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nence is called upon to be godly in his walk and conversation; he should hold his head up — like a hen drinking water. There was Peter Cooper. He was godly. He was superintendent of the Sundayschool, there below the “Bull's Head,” from which the Bowery Village Church started. man that feared God and went to meeting on Sundays. I was glad that I, too, was now on the Lord's side. And though I have suffered many

losses since then, I am thankful to say that from that day to this I have never lost my religion.

He was a XI

M

Y START into the steamboat business came

about more or less haphazard. There was

a little boat run between Peekskill and New York, by Jake Vanderbilt, a brother of Cornelius Vanderbilt. It was in connection with a boat designed to compete with this one of Vanderbilt's, that I made the start.

This was back in the early days, when steamboating on the Hudson River was just getting under way. The old sailing sloops were still in use, but were rapidly becoming back numbers. A sloop would sometimes take nine days in going from New York to Albany. When the Chancellor Livingston made the trip once in nineteen hours and a half, people thought it a miracle, and gave her the name, Skimmer of the River. But even the sloops were an improvement over the old stagecoach, because the fare by stage-coach from New York to Albany was $8, and it never took less than two days and one night. Besides

Besides being slow, the sloops were also inconvenient; yes, even dangersome, because the winds on the Hudson are fuky, squalls rushing out, often without any warning, from

a

behind the headlands which line both sides of the river. The boom of one of the old packet sloops was sometimes ninety feet long, and when it jibed unlooked-for, would sweep everything before it. There was Dunham, a merchant of New York City and of a considerable name. He was making the trip one day on a sloop down from Albany, when the sail jibed; the boom knocked him overboard like a nine-pin, and he was drowned. So when Fulton, with his partner, Livingston, showed that steam-engines could be put into a boat and would propel it even against wind and tide, it made a great change.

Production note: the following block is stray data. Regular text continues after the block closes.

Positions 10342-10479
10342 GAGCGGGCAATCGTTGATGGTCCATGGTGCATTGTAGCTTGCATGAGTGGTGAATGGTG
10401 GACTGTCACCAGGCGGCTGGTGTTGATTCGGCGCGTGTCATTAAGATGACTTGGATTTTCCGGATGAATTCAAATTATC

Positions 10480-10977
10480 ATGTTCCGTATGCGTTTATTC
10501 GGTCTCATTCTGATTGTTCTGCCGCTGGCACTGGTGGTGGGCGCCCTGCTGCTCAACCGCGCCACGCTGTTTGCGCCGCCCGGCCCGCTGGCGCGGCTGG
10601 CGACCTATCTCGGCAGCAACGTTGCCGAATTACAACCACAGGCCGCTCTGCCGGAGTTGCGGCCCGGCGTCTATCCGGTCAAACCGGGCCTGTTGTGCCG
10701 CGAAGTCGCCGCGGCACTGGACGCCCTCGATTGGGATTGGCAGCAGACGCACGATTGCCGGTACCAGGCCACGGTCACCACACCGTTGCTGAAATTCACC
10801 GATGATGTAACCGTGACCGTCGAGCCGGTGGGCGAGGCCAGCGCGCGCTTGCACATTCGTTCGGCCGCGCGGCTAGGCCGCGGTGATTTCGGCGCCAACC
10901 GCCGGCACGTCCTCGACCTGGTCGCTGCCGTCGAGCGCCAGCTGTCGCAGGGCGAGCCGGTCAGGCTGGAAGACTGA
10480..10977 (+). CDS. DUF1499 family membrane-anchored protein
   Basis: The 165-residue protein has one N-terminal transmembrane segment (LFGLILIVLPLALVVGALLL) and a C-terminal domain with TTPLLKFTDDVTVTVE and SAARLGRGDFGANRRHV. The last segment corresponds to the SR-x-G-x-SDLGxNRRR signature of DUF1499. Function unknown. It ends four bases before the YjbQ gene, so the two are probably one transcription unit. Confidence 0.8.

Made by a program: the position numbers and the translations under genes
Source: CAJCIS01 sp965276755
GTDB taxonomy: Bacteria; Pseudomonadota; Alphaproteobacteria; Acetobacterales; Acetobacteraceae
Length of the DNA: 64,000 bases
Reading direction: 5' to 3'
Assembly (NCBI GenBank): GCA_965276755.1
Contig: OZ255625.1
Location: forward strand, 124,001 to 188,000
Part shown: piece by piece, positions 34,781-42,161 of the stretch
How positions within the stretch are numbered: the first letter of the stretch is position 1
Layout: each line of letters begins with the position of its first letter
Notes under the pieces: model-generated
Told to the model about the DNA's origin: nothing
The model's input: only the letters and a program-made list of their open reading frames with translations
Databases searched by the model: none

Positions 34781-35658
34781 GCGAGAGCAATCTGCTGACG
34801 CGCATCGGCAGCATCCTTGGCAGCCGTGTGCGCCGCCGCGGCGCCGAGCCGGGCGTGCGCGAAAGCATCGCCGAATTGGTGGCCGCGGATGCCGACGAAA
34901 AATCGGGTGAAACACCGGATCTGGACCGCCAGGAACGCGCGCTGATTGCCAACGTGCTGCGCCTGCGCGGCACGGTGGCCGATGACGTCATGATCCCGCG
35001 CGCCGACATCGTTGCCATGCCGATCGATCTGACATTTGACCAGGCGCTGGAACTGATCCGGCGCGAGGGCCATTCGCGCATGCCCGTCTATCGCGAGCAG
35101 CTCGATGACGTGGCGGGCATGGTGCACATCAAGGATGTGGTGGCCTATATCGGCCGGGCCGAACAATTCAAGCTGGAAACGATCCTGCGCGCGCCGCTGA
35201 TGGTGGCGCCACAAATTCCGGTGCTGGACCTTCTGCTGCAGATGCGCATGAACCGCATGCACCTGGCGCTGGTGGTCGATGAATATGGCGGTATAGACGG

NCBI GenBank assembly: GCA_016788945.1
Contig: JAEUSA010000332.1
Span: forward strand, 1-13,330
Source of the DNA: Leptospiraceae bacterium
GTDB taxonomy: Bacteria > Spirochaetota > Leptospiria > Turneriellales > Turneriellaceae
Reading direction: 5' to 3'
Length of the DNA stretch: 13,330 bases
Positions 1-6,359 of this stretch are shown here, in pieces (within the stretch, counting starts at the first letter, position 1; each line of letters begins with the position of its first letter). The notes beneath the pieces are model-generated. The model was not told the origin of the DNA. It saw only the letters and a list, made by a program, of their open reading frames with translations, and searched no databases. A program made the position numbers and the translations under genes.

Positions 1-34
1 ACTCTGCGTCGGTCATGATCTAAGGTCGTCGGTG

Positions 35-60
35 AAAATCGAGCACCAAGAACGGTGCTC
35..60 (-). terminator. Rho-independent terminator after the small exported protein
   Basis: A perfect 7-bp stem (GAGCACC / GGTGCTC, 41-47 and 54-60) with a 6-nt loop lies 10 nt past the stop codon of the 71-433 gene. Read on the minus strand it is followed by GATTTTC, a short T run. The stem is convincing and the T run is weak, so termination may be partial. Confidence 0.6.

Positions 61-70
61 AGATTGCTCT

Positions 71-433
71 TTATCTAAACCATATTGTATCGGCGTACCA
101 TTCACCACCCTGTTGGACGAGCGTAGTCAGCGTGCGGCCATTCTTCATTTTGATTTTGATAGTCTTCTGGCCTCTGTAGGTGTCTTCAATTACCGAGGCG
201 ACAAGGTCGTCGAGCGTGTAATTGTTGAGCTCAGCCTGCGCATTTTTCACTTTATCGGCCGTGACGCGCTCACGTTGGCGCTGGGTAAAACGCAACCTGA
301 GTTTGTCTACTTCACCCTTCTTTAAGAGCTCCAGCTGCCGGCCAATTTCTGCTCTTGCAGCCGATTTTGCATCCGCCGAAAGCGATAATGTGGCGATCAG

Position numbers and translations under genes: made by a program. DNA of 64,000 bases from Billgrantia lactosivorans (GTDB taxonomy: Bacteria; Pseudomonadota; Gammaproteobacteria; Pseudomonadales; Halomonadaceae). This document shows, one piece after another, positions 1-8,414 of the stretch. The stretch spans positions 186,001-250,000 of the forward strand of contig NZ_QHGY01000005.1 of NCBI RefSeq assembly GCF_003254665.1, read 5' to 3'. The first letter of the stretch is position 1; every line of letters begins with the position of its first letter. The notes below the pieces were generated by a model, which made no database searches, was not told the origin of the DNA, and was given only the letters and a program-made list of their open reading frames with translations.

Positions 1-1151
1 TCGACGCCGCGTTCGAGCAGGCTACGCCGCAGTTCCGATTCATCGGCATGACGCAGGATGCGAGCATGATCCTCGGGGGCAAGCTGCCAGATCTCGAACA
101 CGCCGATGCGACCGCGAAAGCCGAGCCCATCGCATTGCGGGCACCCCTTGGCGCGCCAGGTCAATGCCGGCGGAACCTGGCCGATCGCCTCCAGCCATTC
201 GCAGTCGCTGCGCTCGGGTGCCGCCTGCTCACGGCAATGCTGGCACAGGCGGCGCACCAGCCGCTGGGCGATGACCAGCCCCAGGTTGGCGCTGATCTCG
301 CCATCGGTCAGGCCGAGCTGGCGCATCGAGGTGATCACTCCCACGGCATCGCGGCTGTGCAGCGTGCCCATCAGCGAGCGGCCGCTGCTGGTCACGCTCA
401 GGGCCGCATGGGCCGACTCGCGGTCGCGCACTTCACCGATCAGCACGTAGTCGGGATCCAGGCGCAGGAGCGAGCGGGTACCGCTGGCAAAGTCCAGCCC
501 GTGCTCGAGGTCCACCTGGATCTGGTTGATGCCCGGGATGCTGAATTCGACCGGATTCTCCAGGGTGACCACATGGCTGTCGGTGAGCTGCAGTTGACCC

For some years, however, the effect of the new invention was not noticeable. Because Fulton had got a grant from the Legislature giving to him and Livingston exclusive right to steamboat navigation on the tide waters of York State. This kept rival boats off. At last, some time before I started in, this monopoly had been done away. It came about through that famous suit of “Gibbons against Ogden.” Thomas Gibbons was the owner of a steamboat, Bellona, which plied between New York and Elizabethtown, New Jersey. (He was the one who built that beautiful estate down at Bottle Hill, New Jersey, which I bought from his son, William Gibbons, and turned into the Drew Theological Seminary, years after.) Ogden had got from Fulton and Livingston a grant to carry on their monopoly. So, when Gibbons started in, Ogden had him arrested. Then Dan Webster, Gibbons's counsel, made that famous speech of his before the Supreme Court, which broke up the monopoly and opened the tide waters of all the states to free navigation. When Gibbons found himself free to run boats, he went ahead with lots of push. He got a young man by-the name of Cornelius Vanderbilt, who had been running a sailing sloop between New York and Staten Island, to be captain of his boat, the Bellona. This ran from New York to Elizabethtown, where it shipped its passengers to the stage-coach, which carried them on to Philadelphia and the South.

Vanderbilt did so well there that he became superintendent of the line, and used to go up to Bottle Hill to report to the owner concerning the boat. Gibbons by and by sold the boat to the Stevens Brothers, of Hoboken. Then young Cornelius Vanderbilt took up navigation on the Hudson. He started a small boat called the General Jackson, to run between New York and Peekskill, and put his brother Jake on as captain.

Those early steamboats were funny things, compared with the great boats which are seen to-day, such as the Drew, and the Dean Richmond. Back in the early days they didn't have any pilothouse. The steersman was nothing more than the old sloop steersman; only, instead of working a tiller at the stern, he was placed up on top of the cabin, with a tiller wheel connecting to the rudder by a rope, and was exposed to the wind and weather. His station was directly over the engine. He signalled to the engineer by tapping with a cane on the roof. One tap meant, “Go ahead”; two taps, “Back up." '

Well, as I started to say, the General Jackson one day blew up. That line between Peekskill and New York had interested me more or less, anyhow, because it had become the great way of getting back and forth between the city and my old home in Putnam County. But I hadn't thought of going into the business myself. I counted on buying and selling cattle all my life. But one day, soon after Jake Vanderbilt's boat, the General Jackson, blew up,

a friend of mine came and told me about a new steamboat, the Water Witch, which he was planning to run as a competitor with the Vanderbilt Brothers on the Peekskill route.

He talked me into investing a thousand dollars in the boat. I had some money lying around loose. My cattle trips, together with what money I made

. from running the “Bull's Head,” had been bringing me in good profits. I was glad to make a small investment in the steamboat business, even though it looked somewhat risky.

And it was risky. The thing turned out a loss the very first season.

As soon as we put our boat

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